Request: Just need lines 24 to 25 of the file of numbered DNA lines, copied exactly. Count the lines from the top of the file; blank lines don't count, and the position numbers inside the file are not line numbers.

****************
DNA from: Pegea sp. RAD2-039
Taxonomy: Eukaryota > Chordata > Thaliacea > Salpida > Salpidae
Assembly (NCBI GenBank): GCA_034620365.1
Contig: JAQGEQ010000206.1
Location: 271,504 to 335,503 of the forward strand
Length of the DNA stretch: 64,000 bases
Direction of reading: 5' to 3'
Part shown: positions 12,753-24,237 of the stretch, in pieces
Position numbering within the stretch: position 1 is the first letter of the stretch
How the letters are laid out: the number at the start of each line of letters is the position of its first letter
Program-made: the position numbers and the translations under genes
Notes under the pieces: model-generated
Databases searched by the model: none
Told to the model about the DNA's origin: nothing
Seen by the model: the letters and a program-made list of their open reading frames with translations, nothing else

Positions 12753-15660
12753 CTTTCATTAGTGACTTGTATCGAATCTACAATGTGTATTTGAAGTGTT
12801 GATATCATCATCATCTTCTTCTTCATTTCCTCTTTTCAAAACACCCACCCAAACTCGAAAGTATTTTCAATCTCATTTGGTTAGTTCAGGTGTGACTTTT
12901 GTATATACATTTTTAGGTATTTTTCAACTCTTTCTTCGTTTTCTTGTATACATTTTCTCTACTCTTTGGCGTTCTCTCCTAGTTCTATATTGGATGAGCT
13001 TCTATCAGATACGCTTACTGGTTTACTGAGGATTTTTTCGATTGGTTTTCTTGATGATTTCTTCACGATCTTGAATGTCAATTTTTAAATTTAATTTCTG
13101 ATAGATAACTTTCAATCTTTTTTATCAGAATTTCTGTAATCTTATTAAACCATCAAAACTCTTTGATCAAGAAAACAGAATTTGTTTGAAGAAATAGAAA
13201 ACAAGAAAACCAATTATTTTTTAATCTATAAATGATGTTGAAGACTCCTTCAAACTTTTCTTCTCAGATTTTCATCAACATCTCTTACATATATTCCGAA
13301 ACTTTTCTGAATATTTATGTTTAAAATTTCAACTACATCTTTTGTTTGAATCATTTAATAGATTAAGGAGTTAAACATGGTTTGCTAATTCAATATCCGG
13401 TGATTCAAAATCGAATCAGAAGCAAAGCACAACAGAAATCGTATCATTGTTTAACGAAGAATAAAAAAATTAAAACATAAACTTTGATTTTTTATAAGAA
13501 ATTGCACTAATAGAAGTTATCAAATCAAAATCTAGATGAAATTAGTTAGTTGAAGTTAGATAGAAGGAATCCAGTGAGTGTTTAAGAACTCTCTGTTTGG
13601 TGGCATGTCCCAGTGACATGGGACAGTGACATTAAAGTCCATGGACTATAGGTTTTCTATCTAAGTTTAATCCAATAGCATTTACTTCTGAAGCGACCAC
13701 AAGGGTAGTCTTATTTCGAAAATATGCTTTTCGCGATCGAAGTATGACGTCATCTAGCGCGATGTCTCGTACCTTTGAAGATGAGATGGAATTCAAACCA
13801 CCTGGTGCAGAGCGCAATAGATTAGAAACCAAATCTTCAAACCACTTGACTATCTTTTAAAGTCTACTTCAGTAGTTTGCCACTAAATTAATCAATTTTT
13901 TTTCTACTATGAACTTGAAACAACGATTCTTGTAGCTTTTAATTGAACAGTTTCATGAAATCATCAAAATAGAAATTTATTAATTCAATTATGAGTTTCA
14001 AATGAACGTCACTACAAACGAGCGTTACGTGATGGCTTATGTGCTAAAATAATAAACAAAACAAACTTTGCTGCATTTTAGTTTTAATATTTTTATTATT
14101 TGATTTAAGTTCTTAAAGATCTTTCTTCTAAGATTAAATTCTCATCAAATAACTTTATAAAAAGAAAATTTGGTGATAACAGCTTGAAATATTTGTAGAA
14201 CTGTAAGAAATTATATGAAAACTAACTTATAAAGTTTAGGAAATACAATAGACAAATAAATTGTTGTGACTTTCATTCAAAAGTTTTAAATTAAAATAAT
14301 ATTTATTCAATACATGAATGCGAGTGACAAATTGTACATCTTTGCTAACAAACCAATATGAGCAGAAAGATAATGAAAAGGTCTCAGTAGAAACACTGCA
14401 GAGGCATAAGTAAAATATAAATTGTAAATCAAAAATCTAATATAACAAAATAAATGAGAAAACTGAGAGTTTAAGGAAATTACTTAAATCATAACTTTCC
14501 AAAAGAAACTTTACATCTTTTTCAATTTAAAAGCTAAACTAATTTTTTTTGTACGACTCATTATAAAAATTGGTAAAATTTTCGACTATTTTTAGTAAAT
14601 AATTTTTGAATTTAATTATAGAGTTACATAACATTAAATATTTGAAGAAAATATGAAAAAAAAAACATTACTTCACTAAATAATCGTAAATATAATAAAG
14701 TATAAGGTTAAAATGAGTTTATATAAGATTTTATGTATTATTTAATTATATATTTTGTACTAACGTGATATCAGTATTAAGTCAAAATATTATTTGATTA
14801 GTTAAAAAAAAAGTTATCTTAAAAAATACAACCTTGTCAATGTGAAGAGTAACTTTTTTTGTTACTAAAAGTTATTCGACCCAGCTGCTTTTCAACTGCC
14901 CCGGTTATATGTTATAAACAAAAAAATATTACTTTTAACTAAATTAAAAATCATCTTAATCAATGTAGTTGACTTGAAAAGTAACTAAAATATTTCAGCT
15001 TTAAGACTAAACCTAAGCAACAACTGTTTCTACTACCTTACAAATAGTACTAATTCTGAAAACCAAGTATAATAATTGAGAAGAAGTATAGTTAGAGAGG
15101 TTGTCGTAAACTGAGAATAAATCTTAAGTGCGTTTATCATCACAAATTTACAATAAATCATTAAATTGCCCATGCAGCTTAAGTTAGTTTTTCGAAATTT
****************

13401 TGATTCAAAATCGAATCAGAAGCAAAGCACAACAGAAATCGTATCATTGTTTAACGAAGAATAAAAAAATTAAAACATAAACTTTGATTTTTTATAAGAA
13501 ATTGCACTAATAGAAGTTATCAAATCAAAATCTAGATGAAATTAGTTAGTTGAAGTTAGATAGAAGGAATCCAGTGAGTGTTTAAGAACTCTCTGTTTGG